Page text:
Ern’s Yonder Mountain String Band’s Harvest Music Festival Update
Mulberry Mountain is one of the most beautiful places to hold a festival and what a festival it was! I’ve taken a break from my ongoing “Defining Roots/Amercana Music” blog to cover this very cool event, the Yonder Mountain String Band’s Harvest Music Festival, located twenty some odd miles north of Ozark, Arkansaw, nestled in the heart of the Ozark Mountains. This festival had something for everyone from old codgers like me to the tiniest music fan like this young lady.
The musical lineup covered the full spectrum of Americana/Roots music ranging from Bluegrass to Psychograss, Songwriters to Indie alt -country and some hard country-rockin folks to children’s music. There were lots of activities to keep you busy…songwriter’s workshops, instrument workshops, magic, fire dancers, whopping big puppets…
The event carried on at full capacity for four days. It was a great mix of folks from all walks of life, mingling and enjoying music in the free atmosphere of the fall Arkansaw Ozarks. As my friend George Wardlaw, from Thomas Hollow Missouri put it, “expected cultural anarchy”.
I had the pleasure of emceeing the first ever Yonder Mountain String Band’s Harvest Music Festival Fiddlin’ and Pickin’ contest and I’m happy to say it was a great time and it brought out some really good pickers! The contest was open genre so the contestants were able to play whatever they wanted.
The mandolin contest which kicked off the two day contest event, was the only contest that had a scant turnout, well, let me explain. This first official contest came about thanks to an unofficial contest held last year. News of the this contest came about late in the year hampering publicity so the turnout was slow. The mandolin contest had only one entrant so Jonathan Trawick from Fayettevill, AR. walked away with that. We were careful to remind Jonathan not to go over the five minute limit. You don’t want your only entrant disqualified! The fiddle contest had three entrants and the winner was Chuck Onofrio from Eureka Springs, Ar. This was a very close contest and all three finalists were truly great.
Friday morning we were up early for the flatpicking and fiddling contest. Both fields were highly competitive with first place flatpicking going to Ian Cole from Lawrence, KS. The banjo contest was especially unique in that all of the contestants except one frailed. (clawhammer)The winner was John Gamache from Wichita, KS. John frailed a six string banjo to take the prize. This was the Harvest Music Festival’s first instrument contest and we do expect this event to grow a whole bunch for next year.
We wound up the day checking out the lineup of eclectic roots music starting with the Ben Miller Band from Joplin Mo. (might I add, visit the website at yonderharvestfestival.com and check the artists bios for all the pertinent info) this band offers it all in a tight small ensemble featuring, deep lyrics, washboard and trombone? Yep. We followed that up with porngrass afficianodos from Eureka Springs, AR, MountainSprout. This high energy trio gave us insight and inspiration about the real life with original tunes performed in an original way that can cause the ears of any bluegrass fan to perk up and listen, and the hands of any responsible parent to be ready to cover the little ones ears, then, you laugh and you ponder and you see.We wandered from the main stage over to the Harvest Tent stage to see one of best country rockin’ bands the Ozarks has ever produced, Charliehorse.These guys are super tight unit of songwriters who obviously love what they do. They keep the music going with very little down time. After a quick supper, we saw Todd Snider. Todd Snider. Need I say more. After that set we strolled the grounds to get a feel for the atmosphere. Laid back. Future mini-Winfield picking paradise coming soon! The stages are positioned and amped up to sound out throughout the entire 300 acre campground, which makes it a little harder to jam at camp but it makes for hearing the bands from the comfort of your own camp.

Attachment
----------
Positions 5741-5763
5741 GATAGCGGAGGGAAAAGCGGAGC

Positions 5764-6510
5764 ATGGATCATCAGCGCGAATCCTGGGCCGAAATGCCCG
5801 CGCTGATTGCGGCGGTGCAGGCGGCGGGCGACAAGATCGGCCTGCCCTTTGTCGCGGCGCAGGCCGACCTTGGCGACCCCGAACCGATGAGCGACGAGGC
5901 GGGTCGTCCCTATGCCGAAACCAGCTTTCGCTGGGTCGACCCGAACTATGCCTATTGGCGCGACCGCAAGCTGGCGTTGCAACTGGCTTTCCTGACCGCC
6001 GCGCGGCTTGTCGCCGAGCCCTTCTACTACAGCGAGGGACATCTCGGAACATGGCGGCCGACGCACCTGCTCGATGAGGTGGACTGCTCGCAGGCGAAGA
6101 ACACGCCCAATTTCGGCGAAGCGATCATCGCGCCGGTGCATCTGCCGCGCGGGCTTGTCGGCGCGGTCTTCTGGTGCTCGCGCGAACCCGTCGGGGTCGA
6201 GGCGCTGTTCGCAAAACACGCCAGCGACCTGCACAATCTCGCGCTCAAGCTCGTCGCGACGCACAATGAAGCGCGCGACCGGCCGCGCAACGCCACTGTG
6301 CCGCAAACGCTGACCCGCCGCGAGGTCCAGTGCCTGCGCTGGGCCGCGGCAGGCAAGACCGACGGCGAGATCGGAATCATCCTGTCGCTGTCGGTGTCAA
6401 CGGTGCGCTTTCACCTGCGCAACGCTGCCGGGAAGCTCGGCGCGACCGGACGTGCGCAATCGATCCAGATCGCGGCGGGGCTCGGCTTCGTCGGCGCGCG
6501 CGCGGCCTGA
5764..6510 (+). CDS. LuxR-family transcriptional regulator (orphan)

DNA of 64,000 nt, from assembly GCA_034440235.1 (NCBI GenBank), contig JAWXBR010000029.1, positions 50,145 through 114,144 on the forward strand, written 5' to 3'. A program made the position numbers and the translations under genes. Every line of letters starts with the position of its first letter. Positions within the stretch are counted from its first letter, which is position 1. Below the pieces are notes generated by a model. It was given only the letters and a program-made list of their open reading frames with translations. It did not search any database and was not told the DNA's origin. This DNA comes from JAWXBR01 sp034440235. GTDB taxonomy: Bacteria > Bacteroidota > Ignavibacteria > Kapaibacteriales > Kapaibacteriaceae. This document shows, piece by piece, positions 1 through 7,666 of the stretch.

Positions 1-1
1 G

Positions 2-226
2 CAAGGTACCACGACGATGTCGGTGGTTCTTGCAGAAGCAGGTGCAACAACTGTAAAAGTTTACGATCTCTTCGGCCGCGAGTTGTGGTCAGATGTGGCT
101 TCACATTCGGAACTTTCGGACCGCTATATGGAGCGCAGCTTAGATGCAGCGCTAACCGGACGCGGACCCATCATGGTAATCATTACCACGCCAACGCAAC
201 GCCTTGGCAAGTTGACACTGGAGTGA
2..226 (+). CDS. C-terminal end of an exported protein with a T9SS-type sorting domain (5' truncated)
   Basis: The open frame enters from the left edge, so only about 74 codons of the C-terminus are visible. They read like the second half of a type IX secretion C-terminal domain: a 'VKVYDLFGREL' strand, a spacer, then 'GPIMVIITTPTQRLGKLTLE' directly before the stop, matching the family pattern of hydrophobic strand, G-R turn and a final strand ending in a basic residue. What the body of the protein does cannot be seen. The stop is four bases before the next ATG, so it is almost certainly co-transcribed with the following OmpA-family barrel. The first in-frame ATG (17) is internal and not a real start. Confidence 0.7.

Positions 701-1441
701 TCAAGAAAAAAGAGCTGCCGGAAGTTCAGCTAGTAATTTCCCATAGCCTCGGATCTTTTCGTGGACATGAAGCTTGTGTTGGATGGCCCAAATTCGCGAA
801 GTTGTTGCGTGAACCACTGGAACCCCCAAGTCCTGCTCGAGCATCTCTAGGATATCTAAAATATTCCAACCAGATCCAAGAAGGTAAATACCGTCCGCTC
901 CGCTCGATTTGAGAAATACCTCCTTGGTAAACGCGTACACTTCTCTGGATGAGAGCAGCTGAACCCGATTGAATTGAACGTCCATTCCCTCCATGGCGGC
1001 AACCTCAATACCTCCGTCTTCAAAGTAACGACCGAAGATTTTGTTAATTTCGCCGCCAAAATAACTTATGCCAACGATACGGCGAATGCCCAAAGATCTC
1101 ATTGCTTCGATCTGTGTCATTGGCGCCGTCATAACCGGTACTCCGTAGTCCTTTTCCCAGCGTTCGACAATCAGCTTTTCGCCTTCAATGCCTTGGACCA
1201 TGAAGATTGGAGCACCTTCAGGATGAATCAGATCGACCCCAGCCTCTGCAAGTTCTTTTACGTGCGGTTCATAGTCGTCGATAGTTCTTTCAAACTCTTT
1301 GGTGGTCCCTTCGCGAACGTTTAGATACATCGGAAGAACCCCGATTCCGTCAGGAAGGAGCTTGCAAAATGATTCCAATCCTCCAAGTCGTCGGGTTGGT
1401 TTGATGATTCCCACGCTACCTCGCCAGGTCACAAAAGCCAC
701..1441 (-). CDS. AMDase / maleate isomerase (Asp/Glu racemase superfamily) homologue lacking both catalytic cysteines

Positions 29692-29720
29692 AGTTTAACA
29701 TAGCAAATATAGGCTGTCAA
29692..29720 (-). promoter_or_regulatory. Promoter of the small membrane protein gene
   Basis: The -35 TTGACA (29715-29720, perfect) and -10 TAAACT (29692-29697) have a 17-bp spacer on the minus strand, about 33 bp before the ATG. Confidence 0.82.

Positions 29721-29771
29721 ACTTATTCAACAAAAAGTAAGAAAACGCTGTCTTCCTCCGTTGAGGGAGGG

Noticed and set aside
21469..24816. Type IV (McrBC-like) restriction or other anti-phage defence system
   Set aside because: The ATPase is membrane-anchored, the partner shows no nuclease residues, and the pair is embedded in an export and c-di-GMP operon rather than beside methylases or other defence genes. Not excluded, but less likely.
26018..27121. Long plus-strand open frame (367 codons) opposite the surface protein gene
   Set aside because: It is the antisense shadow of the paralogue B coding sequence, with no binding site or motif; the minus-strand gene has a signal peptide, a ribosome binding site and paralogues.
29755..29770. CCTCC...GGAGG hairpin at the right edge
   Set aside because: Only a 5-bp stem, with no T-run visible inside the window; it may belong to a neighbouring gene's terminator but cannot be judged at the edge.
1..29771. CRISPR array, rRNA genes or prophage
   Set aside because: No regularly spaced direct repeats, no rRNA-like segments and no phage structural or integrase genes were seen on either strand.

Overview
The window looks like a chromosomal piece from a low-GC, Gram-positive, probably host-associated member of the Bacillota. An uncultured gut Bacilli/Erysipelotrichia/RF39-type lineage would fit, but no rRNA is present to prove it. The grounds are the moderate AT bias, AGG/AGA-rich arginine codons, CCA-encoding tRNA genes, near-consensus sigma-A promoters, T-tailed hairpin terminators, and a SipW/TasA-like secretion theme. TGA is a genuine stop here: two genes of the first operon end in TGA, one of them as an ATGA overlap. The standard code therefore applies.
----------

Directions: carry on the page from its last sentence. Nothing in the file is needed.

Eureka Springs, AR
We saw a few strolling jammers but since the stages are lined up with stellar performers, (Yonder Mountain String Band had a three hour jam set with Darol Anger, Bill Kreutzmann to name a few!) who play deep into the early morning, most folks are at the stages, dancing and chilling and generally whooopin it up. Fiddlin’ Jack Magee, from Magee MS and Tricia Spencer, wonderful musician from Lawrence Ks, two well respected and highly energetic pickers were all over the place, ready to jam and ready to visit. If you missed these two, you missed Americana/Roots in action, in the field! Check out Jack Magee at his Website and also Tricia Spencer of Prairie Acre!
Catch the next blog to sum up this event and next week we’ll get back to defining the Americana/Roots Music scene. Peace to you.